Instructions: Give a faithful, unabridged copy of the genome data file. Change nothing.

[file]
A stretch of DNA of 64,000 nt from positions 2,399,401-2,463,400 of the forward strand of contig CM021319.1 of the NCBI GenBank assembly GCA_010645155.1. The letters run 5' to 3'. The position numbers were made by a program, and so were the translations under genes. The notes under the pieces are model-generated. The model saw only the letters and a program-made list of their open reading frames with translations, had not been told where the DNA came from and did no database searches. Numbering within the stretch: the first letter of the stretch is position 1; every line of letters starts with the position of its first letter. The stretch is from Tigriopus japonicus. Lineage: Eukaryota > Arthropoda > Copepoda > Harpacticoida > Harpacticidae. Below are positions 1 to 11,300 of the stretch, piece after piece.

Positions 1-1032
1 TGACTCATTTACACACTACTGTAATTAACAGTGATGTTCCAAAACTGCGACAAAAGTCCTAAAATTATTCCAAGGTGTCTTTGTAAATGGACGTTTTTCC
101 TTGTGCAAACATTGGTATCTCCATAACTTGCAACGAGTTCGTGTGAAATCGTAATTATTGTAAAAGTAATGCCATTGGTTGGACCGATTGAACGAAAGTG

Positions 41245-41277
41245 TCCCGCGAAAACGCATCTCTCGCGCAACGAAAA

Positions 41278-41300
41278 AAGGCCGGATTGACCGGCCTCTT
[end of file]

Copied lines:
A stretch of DNA of 64,000 nt from positions 2,399,401-2,463,400 of the forward strand of contig CM021319.1 of the NCBI GenBank assembly GCA_010645155.1. The letters run 5' to 3'. The position numbers were made by a program, and so were the translations under genes. The notes under the pieces are model-generated. The model saw only the letters and a program-made list of their open reading frames with translations, had not been told where the DNA came from and did no database searches. Numbering within the stretch: the first letter of the stretch is position 1; every line of letters starts with the position of its first letter. The stretch is from Tigriopus japonicus. Lineage: Eukaryota > Arthropoda > Copepoda > Harpacticoida > Harpacticidae. Below are positions 1 to 11,300 of the stretch, piece after piece.

Positions 1-1032
1 TGACTCATTTACACACTACTGTAATTAACAGTGATGTTCCAAAACTGCGACAAAAGTCCTAAAATTATTCCAAGGTGTCTTTGTAAATGGACGTTTTTCC
101 TTGTGCAAACATTGGTATCTCCATAACTTGCAACGAGTTCGTGTGAAATCGTAATTATTGTAAAAGTAATGCCATTGGTTGGACCGATTGAACGAAAGTG

Positions 41245-41277
41245 TCCCGCGAAAACGCATCTCTCGCGCAACGAAAA

Positions 41278-41300
41278 AAGGCCGGATTGACCGGCCTCTT